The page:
A proposal for a new preschool program to instruct at-risk children prompted with yet another School Board conversation about long-term facility planning.
School board members have repeatedly asked to revisit long-term facility planning, and Superintendent Scott Hannon has pledged to bring information to the board this fall that would initiate those discussions and decisions about the future of district elementary schools. Administrators admitted that without rearranging the current classroom layout, or shifting students between existing buildings, it may be hard to find space to accommodate the new program. That admission prompted dialogue about whether the district truly needs to close buildings due to declining enrollment, or whether Winona Area Public Schools (WAPS) needs space to expand educational programming.
Marianne Texley, Goodview Elementary principal, and Margaret Schild, community education director, presented information to the School Board on the proposal Thursday. According to research, they said, at-risk preschool students who attend a quality early learning program are less likely to be held back a grade, less likely to need special education services, and more likely to graduate from high school and go on to college. The program would need a location, funding, and possible transportation, Margaret Schild explained.
Board member Brian Zeller was the first to bring the facilities issue into the discussion. “The space issue, to me, is confounding, because we’re talking about facilities, and [some say] we have too many of them, but now we’re stating we don’t have enough space?”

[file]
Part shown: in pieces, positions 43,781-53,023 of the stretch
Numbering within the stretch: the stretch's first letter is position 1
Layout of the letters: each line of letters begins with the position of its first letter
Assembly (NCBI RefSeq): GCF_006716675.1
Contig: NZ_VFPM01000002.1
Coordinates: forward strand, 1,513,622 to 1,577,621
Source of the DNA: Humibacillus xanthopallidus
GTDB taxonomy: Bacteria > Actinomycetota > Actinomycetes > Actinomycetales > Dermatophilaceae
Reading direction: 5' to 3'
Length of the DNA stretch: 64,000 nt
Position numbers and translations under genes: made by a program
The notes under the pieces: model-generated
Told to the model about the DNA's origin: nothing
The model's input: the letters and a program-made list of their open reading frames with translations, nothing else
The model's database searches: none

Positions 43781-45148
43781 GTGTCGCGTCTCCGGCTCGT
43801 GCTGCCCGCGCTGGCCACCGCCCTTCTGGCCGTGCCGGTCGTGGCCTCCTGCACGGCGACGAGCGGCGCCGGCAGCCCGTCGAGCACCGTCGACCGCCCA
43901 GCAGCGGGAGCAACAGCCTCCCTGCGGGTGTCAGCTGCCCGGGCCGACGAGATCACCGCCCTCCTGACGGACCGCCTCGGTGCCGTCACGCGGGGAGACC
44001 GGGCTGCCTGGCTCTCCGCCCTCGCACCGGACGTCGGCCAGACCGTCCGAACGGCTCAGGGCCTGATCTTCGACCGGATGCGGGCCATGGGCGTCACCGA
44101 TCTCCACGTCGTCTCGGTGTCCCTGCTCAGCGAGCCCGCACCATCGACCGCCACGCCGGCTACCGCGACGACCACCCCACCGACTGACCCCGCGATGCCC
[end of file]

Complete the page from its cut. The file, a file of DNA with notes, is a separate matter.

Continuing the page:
“It depends upon how you use the space,” Margaret Schild explained.
Zeller noted that if the only building with available space is Rollingstone Elementary, then clearly there isn’t enough space in the district. “I’ll go back to the statement I made to Scott [Hannon]. If we don’t have space, then I don’t see why we need to have a facilities discussion, because either we have the space or we don’t have the space.”
Board member Tina Lehnertz also questioned the need for space. “Our schools were built for K-6 and with enrollment that was bursting at the seams, and now we have declining enrollment and no space?” she wondered.
Human Resources Director Pat Blaisdell explained that although the class sizes are smaller, the same amount of space is being used.
Hannon noted that there is a price to pay for having smaller class sizes, but that a growing special education department has changed the use of some classrooms. Many classrooms are currently used for just three or four students who have special education needs. A future facilities committee will be looking at every building, walking through to see how each is being used and what the capacities are, Hannon said. “It’s butts and seats; how many butts do we have? And how many seats do we have available?” he explained.
Board member Steve Schild questioned the occupancy of the buildings adding, “I’m not willing to say that we don’t need to look at the buildings for downsizing.” If the numbers are looked at, the cost of the physical needs of the buildings need to be looked at as well, he said.
Board Member Jay Kohner followed up on Zeller’s comments regarding space and the use of the now closed Central Elementary. Central Elementary currently houses Miller Mentoring and Community Education offices. “The programming at Central has worked very well and a similar facility could work for the preschool too," he noted. “I hope this committee is going to look at...can we move programming around? What about space at the Middle School? I'm not suggesting this, but is this committee looking at things like moving 4th graders to the Middle School? Because how else do we utilize that space?”
The board will hear more information regarding the preschool expansion and use of facilities in the coming months.